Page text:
Dr Ullas Karanth

Lifetime Service Award (2007)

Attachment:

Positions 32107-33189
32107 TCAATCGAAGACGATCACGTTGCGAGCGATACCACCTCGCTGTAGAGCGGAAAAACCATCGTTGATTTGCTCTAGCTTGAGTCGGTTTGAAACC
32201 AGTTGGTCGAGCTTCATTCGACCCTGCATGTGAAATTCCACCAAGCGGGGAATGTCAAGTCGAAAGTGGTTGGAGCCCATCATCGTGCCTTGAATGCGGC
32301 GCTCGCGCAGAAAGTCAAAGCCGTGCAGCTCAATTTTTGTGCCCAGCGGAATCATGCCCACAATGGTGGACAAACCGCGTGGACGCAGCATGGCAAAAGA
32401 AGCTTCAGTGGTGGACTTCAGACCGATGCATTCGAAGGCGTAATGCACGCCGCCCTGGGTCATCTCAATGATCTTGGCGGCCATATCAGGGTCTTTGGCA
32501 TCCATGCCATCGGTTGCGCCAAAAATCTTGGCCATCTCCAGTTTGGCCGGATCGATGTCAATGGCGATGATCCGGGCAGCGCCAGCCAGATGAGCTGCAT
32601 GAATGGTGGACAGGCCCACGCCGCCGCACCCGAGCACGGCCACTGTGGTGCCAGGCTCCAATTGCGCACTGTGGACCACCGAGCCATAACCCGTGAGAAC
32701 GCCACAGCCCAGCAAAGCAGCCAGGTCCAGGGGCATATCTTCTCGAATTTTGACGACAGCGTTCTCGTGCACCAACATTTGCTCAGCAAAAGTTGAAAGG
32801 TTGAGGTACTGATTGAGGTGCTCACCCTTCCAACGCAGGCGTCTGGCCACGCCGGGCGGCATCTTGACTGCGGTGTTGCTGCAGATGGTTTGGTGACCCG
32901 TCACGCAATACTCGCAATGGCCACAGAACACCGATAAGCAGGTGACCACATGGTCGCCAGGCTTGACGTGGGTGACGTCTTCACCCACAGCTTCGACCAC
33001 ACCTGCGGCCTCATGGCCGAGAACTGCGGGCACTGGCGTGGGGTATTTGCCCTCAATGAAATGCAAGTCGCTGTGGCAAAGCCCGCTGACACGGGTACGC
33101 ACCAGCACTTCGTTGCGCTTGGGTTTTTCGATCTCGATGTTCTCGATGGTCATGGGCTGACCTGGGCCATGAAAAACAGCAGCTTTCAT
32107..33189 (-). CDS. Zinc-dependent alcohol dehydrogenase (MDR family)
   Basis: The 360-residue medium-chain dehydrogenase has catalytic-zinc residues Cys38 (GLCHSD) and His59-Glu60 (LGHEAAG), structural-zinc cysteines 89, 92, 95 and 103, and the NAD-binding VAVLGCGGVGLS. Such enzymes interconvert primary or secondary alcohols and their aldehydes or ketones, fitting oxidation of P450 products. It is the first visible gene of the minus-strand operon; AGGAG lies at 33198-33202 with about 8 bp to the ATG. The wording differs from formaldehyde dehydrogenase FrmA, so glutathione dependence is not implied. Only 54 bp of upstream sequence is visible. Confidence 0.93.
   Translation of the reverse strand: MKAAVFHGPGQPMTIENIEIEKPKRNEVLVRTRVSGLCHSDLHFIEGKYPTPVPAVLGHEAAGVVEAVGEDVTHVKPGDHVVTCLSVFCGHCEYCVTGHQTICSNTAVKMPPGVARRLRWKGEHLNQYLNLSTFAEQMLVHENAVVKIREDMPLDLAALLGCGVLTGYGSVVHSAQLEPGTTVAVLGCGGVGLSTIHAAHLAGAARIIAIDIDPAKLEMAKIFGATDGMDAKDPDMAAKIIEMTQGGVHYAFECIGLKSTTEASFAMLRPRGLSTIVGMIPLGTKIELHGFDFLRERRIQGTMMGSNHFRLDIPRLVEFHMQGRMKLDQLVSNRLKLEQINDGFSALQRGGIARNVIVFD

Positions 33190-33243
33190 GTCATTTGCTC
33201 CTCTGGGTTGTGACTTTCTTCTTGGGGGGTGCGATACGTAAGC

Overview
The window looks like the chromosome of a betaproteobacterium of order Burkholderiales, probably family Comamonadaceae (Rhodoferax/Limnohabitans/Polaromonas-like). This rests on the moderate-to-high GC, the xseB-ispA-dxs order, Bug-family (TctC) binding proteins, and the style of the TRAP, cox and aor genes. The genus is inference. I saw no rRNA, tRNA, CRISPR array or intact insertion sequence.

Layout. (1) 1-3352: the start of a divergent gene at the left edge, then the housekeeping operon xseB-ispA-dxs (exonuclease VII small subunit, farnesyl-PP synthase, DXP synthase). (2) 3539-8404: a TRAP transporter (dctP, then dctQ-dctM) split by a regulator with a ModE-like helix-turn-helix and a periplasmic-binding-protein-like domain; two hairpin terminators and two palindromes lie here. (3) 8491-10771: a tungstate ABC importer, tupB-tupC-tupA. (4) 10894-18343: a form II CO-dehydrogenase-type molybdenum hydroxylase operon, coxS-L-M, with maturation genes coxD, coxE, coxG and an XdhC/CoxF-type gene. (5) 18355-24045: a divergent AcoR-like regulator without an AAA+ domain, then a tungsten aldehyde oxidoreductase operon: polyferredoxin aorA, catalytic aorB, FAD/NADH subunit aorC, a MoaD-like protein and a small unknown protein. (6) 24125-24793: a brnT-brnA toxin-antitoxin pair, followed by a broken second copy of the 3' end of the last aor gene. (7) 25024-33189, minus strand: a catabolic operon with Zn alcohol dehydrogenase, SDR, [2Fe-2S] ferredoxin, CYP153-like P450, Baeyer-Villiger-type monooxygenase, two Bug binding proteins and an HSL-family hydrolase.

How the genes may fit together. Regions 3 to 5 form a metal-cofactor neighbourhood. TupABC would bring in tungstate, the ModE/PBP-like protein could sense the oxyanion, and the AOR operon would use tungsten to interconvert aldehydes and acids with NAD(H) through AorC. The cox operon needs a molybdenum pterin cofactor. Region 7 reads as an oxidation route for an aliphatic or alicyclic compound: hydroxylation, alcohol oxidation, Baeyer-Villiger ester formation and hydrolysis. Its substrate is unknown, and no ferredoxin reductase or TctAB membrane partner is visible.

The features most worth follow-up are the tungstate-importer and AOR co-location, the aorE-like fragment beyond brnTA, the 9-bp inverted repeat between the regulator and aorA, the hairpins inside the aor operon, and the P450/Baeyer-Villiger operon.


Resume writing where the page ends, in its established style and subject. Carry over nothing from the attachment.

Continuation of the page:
Dr. Ullas Karanth is a quiet, determined, effective defender of the wilds. He is also unarguably one of the world’s finest wildlife biologists. Dr. Ullas Karanth (see Interview, page 28) is first a scientist but, does not hesitate to take on the mantle of an activist. His work is one of the main reasons why the Nagarahole and Bhadra reserves are doing reasonably well. He started out as an engineer, then turned to farming – while working, all along, towards becoming an amateur biologist. He eventually trained under the legendary Dr. George Schaller in the United States and that was the fork in his road. He is now a leading tiger researcher and conservation zoologist. He led a team that conducted a country-wide survey of tigers, radio-collared many tigers and leopards in Nagarahole to understand them better and established camera-capture-recapture as the method of choice to estimate tiger numbers. This provided a much more realistic picture of the tiger population in India than the inflated figures trotted out by self-congratulating state governments. As Director, Wildlife Conservation Society (WCS)-India Programme, he oversees the organisation’s efforts to protect tigers and collaborates with other conservationists, NGOs, forest staff and government officials to protect wildlife habitats – in his opinion the key to securing the future of tigers and wildlife. As an advisor to Wildlife First, he takes on the mantle of a crusader. Over the years, this NGO has played a key role in enabling the voluntary resettlement of people around Nagarahole and Bhadra, in protecting Kudremukh from mining, and facilitating the creation of three Protected Areas in the Western Ghats. Winner of the J. Paul Getty Award for Conservation Leadership in 2007, his myriad scientific accomplishments have been mirrored by telling interventions in the field. His work has helped shape conservation policy and through the MSc. Programme at the National Centre for Biological Sciences (supported by WCS), he is chartering the future of conservation biology in India as well.